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Melissa and Aaron Klein.
Steve Weatherbe

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With $367,000 from supporters, embattled Christian bakers prepare their appeal

Steve Weatherbe

GRESHAM, Oregon, July 17, 2015 (LifeSiteNews) – Christian  bakers Aaron and Melissa Klein say the $367,000 raised on the crowdfunding site ContinueToGive.com for their support and legal defense shows that "the American people won't allow their constitutional rights to be stripped away."

The Kleins, of Gresham, Oregon, knew that baking wedding cakes "in the most agnostic state in the Union" could lead to trouble with homosexuals well before 2013. That was the year when they refused to bake for a lesbian wedding party, which sparked an Oregon Bureau of Labor investigation, a hostile telephone campaign that shut down their bakery, and a $135,000 award to the aggrieved couple.

Now the heavy-handed collusion of the homosexual lobby and the state bureaucracy against the Christian parents of five children has alarmed even homosexuals and straight supporters of same-sex marriage, who have donated to the fund or offered moral support.

"Being given that kind of money is a humbling experience," Aaron Klein told LifeSiteNews Thursday. "It shows that this is not a settled issue."

It certainly is not. Klein promises to appeal Oregon's decision "to a court that actually acknowledges our constitutional freedoms." Social conservatives across the U.S. are rallying to his cause.

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"The State of Oregon has denied me my constitutional rights," Mr. Klein told LifeSiteNews.  "Not only my First Amendment rights to free speech and religious freedom, but also due process."

The Kleins operated from their home from 2006 to 2009, when, Mr. Klein wryly admits, "I got burned out because there was cake all over the house. [Melissa] was doing three or four wedding cakes a weekend. So let's open a shop." Everything went fine until a lesbian couple ordered their wedding cake and the Labor Board launched their investigation.

In September 2013, after a concerted telephone campaign aimed at other wedding service firms who referred customers to the Kleins, and a loss of 60% of their business, the bakers moved back into the home kitchen, doing business just for family and friends. Now the Kleins are back to baking out of their home, while Aaron drives a garbage truck.

Well before the complaint was lodged against Sweet Cakes by Melissa, Mr. Klein discussed the possibility with his wife based on how the same-sex marriage issue was playing out in Washington State, a few minutes' drive from Gresham. "We might have an issue because we might be in confliction because of our faith with what is going on out there," he said. "We might be asked to do something that we in good conscience couldn't do."

Mr. Klein told LifeSiteNews that he apologized at the outset when he told the couple he could not do their cake – to no avail. The next thing he knew, the Labor Board was investigating. Among his own complaints he has about the unfairness of the process, two stand out: the evident bias of the board chairman, Brad Avakian, who served as quasi-prosecutor and judge, and the lack of due process.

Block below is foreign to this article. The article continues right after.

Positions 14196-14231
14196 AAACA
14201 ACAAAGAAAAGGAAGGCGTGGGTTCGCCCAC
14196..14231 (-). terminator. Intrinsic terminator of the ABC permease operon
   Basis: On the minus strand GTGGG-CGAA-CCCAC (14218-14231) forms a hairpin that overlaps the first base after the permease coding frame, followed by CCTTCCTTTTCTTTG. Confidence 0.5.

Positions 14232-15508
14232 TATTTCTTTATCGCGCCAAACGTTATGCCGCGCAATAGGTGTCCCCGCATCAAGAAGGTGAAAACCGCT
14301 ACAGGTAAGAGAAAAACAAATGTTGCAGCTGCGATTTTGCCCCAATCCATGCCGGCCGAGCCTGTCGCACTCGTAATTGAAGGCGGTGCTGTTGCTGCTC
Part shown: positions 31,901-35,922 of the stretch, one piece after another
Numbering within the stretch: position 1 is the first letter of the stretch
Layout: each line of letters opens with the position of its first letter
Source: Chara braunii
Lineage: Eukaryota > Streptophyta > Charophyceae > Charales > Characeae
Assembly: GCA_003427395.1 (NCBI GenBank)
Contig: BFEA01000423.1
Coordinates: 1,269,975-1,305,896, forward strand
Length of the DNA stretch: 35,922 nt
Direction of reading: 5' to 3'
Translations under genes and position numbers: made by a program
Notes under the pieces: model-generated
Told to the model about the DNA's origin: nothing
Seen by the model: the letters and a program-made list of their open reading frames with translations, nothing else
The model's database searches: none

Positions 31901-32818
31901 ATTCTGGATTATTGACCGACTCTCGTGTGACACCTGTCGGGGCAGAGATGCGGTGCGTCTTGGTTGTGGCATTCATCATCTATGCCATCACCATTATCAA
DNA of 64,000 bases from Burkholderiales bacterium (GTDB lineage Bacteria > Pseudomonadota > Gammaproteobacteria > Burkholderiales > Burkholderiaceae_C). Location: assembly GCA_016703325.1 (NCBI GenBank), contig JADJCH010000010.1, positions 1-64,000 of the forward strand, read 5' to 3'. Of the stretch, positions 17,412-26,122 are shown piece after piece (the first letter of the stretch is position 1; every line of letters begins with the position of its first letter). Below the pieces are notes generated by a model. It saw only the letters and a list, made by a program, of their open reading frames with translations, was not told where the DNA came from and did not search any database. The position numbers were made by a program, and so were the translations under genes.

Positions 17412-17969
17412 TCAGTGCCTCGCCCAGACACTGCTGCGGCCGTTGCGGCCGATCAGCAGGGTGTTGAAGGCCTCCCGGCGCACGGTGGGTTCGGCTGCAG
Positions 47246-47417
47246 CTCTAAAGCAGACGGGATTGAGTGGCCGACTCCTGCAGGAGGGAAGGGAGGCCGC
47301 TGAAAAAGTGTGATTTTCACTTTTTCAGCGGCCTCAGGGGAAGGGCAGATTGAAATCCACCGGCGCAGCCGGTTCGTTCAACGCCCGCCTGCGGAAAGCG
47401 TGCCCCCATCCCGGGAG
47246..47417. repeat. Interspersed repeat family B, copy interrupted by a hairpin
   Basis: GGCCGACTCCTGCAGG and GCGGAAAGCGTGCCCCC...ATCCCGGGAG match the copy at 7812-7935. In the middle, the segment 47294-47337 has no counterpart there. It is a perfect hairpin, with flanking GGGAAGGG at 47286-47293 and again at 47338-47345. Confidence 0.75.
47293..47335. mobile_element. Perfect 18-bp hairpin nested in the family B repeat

About  Avakian, Mr. Klein says, "The man's an activist. He believes in what he calls 'equality.' He has made it his mantra over the last 10 years of his political career. So for someone to speak out in the opposite of what he thinks should be the law of the land, he is going to use the full force of his office to stop that."

As for due process, he notes that the state did not supply his lawyer with its evidence against him, as required in criminal and civil cases, at first claiming inadvertence and then insisting that regulatory law did not require it. This prevented the Kleins' legal team from preparing a proper defense. "They literally came out and said that due process does not apply in their court," Klein told LifeSiteNews.

Among the evidence withheld were emails that indicated that the lesbians' complaint was a motivated by politics and not actual harm. Nonetheless, their claim itemized things like loss of sleep and weight gain, which were all dutifully monetized by the Bureau of Labor and incorporated in the $135,000 award.

Another bone of contention is Avakian's gag order. This consists of a directive, within the ruling, that the Kleins must cease arguing the case on social and news media on pain of further fines, because to speak out constitutes a promise to continue the prohibited discrimination.

This, says Klein, is another infringement on his freedom of speech. "He told me I can't say, 'I'm going to fight this.' I can't say. 'I'm going to stand firm.' I can't say, 'We are Christians and we believe in God and the Bible and that's who we are.' Those are things he cited in the ruling and said those things are advertising that discrimination would take place."

Now the Kleins are working on their appeal. "We have so many issues to bring before an appellate court. We are actually working on that right now," Mr. Klein told LifeSiteNews, adding that the family's faith has sustained it. "You follow the Lord, and there tends to be all sorts of trials but also a joy you can't find anywhere else."



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